“We wanted to eschew the wine snob image and create a modern brand,” says Joshua. They liked the way that companies like Design Within Reach, Apple, and American Apparel made things simple, clean, and easy to understand, and they wanted to do that for wine. The wine club idea was simple and elegant: a user would just sign up, pay once, and wait for delivery of great wine chosen by experts. The RiotWine website provided approachable information about the wine to make it all more friendly.

The business took off, with growing lists of paying subscribers. Joshua and his partners ran with it for a year, and then they realized that they had to reassess where they wanted to focus their energies. The three decided that they were all happier thinking about the big picture than dealing with the minutiae of business. They formed a partnership with a company that now deals with RiotWine’s everyday business demands.

Freed from the demands of RiotWine, today Michael is publishing a design textbook, Nathan is working in green real estate in Portland, and Joshua is in charge of products for Lumosity, a San Francisco start-up that is the leading site for online brain training (“Look for a Facebook app and brain games on the iPhone coming soon!”).

“One motto that I keep with me from my time at Catlin Gabel is ‘learn by doing,’” says Joshua. “Entrepreneurship is all about this. There isn’t anyone who can tell you how to run your company, so you just start doing and learn from your experiences.”

 

Daniel Stoops ’88 owns a bakery and café, his dream business for many years

Raising the Bar on Baked Goods

Daniel Stoops ’88 owns one of Portland’s best bakeries

Daniel Stoops ’88 admits that a day in the life of a bakery owner isn’t exactly a piece of cake (pardon the pun). It is, he says, “all about solving all sorts of problems—most of them small.” But for Daniel, who worked in the technology sector for years, working for himself makes all the minor challenges worthwhile.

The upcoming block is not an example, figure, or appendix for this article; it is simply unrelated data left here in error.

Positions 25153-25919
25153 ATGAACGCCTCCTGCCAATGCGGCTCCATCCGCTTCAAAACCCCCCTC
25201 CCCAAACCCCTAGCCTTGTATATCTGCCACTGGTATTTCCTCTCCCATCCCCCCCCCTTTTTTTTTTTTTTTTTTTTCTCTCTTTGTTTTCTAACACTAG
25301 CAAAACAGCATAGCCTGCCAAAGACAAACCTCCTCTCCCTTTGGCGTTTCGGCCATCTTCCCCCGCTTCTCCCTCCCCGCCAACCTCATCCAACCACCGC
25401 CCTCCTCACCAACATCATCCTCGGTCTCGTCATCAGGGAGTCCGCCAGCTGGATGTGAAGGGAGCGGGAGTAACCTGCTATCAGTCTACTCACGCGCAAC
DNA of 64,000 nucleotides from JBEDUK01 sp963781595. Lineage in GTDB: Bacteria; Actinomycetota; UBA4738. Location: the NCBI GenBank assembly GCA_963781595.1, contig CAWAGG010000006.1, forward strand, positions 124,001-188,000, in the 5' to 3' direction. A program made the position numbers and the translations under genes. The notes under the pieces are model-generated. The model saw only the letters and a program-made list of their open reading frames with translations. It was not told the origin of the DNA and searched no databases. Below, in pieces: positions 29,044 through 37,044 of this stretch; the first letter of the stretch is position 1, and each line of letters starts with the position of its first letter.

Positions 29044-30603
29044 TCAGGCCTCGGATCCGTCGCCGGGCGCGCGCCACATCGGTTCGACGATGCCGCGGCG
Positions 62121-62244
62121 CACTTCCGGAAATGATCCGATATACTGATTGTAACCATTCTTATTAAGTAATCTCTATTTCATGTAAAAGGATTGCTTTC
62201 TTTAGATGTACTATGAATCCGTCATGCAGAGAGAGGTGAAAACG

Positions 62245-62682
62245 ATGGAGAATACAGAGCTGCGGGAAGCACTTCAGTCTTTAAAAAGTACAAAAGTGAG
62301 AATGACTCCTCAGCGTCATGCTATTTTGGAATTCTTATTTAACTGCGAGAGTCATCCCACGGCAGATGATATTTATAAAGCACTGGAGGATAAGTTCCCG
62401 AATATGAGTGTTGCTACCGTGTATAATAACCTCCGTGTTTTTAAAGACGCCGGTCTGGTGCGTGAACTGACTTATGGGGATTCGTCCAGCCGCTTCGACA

Daniel and his wife, Jocelyn Barda, opened Bakery Bar in Southeast Portland in September 2005. Initially, their concept was to offer custom cakes and wholesale breakfast pastries made by Jocelyn, who after a 15-year career in social work went to school to become a pastry chef in 2004. Within a few weeks of opening, however, the couple determined that they would have more success with a retail café in addition to their custom cake and cupcake operation. By November 2005, they had launched a café selling pasties and coffee drinks; in early 2006, they added a lunch menu. A second location in Northeast, including a larger kitchen to accommodate their thriving cake business, opens this fall.

For Daniel, who fantasized about owning a bar or pub for more than a decade, the shop represents a natural confluence of Jocelyn’s baking prowess and his business background. Years working for small companies convinced him that “I should be in charge if I wanted to be happy,” while giving him the skills to become a successful entrepreneur, “from marketing to copywriting, and editing to project management.”

Of course, the risks inherent to opening one’s own business can be formidable. “But,” Daniel says, “the risk of not doing it was far greater to me.” And so he spends his days putting to delicious use the problem-solving approaches he says originated in part at Catlin Gabel. “The school is successful at getting students to really think in order to solve problems. I’d argue that is the single most important skill a business owner needs to have.”

Lily Derrick is Catlin Gabel's director of alumni, and Nadine Fiedler is the publications and public relations director and Caller editor.